How to Improve Ambulatory Access
Every day, there is a shifting of care towards the ambulatory setting. As such, inpatient rates are declining among the patient population. This means that healthcare organizations need to shift resources to make ambulatory care more accessible. Healthcare leaders must work to improve ambulatory access by revamping scheduling and access in both primary and specialty care in order to cater to their patient population needs and to maximize revenue from ambulatory consults. Shifting focus in this direction makes the experience for both patients and healthcare providers smoother and more satisfactory.
Ways to Improve Ambulatory Access
In order to improve ambulatory access, hospital and healthcare leaders must put in place scheduling processes that are efficient and that maximize revenue earned from each ambulatory visit. The goal is to improve productivity, minimize the resources used and to make certain that patients and physicians have a smooth experience. If scheduling processes and ambulatory access are awkward and inconsistent, it can have adverse effects on the organization’s revenue and cause damage to its reputation within the community.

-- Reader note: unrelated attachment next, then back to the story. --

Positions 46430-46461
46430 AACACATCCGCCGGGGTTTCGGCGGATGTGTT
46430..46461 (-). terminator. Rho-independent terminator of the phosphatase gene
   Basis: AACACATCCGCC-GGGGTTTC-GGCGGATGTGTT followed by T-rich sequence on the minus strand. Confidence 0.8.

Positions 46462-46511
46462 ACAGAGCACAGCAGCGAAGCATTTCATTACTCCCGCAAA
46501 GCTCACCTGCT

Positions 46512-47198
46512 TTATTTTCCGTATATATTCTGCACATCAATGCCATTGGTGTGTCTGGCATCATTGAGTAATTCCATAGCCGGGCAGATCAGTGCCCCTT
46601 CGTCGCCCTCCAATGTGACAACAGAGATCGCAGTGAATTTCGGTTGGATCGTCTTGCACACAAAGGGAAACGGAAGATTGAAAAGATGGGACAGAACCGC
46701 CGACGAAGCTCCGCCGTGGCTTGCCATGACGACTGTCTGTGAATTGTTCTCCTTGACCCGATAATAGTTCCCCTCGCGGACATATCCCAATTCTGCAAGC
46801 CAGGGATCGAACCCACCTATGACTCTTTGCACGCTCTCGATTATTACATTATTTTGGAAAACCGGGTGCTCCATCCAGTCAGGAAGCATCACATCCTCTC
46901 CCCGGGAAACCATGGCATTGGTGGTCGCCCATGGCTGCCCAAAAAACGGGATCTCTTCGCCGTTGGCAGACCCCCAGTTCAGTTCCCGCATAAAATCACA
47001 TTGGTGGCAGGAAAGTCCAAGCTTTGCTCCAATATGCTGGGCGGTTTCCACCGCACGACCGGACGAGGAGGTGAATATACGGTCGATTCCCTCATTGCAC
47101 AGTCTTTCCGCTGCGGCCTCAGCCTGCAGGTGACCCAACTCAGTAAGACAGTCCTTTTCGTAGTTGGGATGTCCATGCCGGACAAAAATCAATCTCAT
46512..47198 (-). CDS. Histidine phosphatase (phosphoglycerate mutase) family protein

Encourage referrals and simplify service request processes. When physicians outside of your organization send a request for service they are looking for a quick and satisfactory response. When requests for service or referrals are managed unskillfully or when patients are being shuffled around from one department to the next when they call, it is likely that they will find another healthcare provider. Begin to work on a plan to streamline both service requests and referrals.